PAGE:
An in-game achievement system helps add a lot of replayability. While many players already naturally attempt to experiment and try new playstyles, an in-game achievement system can help push the players towards new areas that they might normally miss or simply add new challenges for the player. All in all, this is a fairly low cost mechanism for replayability and can really help extend playtime.

    The Bad

    The biggest cost of in-game achievement goals is that it is often difficult to design interesting challenges. For starters, goals have to be challenging enough to be meaningful but also feasible enough for players to achieve. When you take into account varying player skills, an achievement system may discourage players. A mixture of easy and hard challenges is an important consideration for player retention.

    The Unexpected

    Another major decision was to reduce on the number of grindy medals and ribbons. For an example, Mud and Blood 2 had a medal that would require the player to bypass 10000 waves within their first 99 games, requiring the player to average over 100 waves a game. This is further compounded by the requirement that this be achieved within the first 99 games on a player's profile. Players would have to restart their profile if they failed the requirements.

    The decision was made to cut the number of games on similar medals in Skirmish Line and to have the requirement be based on a rolling score of the player's last set of games. While many players appreciated this change, a few diehard fans actually want those grindy achievements, perhaps conflating grind with difficulty and challenge. Nonetheless, we made a conscious decision to not push our players into what seem to be an arbitrary skinner box.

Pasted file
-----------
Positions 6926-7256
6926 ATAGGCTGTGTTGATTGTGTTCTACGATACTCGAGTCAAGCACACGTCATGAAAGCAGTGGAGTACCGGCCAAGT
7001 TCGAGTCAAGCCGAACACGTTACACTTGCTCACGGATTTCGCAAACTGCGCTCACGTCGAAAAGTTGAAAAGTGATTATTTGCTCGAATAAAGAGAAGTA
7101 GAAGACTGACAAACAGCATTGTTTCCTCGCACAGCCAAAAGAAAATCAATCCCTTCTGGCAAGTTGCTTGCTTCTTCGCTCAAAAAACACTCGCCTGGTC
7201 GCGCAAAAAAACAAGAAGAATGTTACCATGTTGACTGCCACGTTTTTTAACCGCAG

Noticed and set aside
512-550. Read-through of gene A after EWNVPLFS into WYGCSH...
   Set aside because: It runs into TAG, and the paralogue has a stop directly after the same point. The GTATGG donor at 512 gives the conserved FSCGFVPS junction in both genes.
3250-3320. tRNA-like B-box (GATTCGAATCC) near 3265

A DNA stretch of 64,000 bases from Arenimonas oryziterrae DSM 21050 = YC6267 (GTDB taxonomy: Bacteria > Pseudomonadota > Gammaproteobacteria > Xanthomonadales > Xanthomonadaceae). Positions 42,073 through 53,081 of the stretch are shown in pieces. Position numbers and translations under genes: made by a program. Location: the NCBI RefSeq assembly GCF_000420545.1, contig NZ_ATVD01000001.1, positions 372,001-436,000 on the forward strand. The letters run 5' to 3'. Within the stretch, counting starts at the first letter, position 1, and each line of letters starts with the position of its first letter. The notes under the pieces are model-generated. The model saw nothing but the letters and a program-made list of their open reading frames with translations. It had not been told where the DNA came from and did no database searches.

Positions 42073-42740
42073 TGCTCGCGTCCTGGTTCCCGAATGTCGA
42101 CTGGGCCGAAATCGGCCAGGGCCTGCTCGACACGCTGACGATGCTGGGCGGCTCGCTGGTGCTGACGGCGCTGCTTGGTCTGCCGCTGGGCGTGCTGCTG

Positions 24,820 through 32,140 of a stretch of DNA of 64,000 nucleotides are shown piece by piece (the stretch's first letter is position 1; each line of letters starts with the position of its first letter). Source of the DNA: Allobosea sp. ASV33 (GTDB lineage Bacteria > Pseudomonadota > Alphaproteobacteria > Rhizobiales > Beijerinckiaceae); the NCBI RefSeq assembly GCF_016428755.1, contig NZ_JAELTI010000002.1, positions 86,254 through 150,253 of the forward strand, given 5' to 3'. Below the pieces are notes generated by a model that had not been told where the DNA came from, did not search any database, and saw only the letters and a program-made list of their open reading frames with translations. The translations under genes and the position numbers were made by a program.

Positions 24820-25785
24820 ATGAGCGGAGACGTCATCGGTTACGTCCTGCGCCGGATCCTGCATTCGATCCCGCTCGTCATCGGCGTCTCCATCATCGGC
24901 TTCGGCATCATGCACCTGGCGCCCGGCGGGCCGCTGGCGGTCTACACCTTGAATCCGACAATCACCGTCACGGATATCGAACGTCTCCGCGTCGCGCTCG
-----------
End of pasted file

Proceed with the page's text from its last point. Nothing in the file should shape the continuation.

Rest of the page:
Mutator Systems

    Skirmish Line incorporated a mutator system we called "challenges", not to be confused with the in-game achievement system. The challenge system is a set of mutators that modify existing rules within the game. For instance, the "Just a Flesh Wound" challenge would reduce the healing rate to 10% of its normal value while providing the player with 2 additional points of resources each wave.

    The Good

    A mutator system was another very effective and low cost feature. Requiring no new art assets or much in the way of programming, the system added new ways for players to enjoy the game. For what was a very minor system, a lot of players praised the feature, citing it as an interesting addition to the game.

    The Bad

    Mutator systems run the risk of confining the game space. One of the challenges, "Jack in the Box" became very popular with players. At some point, the mechanism behind this challenge actually came in conflict with a later planned system. Since the challenge was popular with players, we couldn't just remove it. We had to modify the planned system instead.

    The Unexpected

    For what would be a well liked feature, the challenge system was a random idea that I felt like incorporating on a random whim. From there, I began to take the mindset of actively looking for low hanging fruits that can be implemented.

    Campaign Mode

    Skirmish Line has an extra feature where players can purchase units beforehand and go on the offensive. Units would be persistent across missions, which themselves can be completed unlike the endless defense missions of the core game. On paper, this all sounds pretty cool.

    The Good

    Campaign Mode was initially coded in 2 days after having watched a series of tutorial on serialization (how to save your game). Campaign Mode is also an extra feature that could be used to help market Skirmish Line.

    The Bad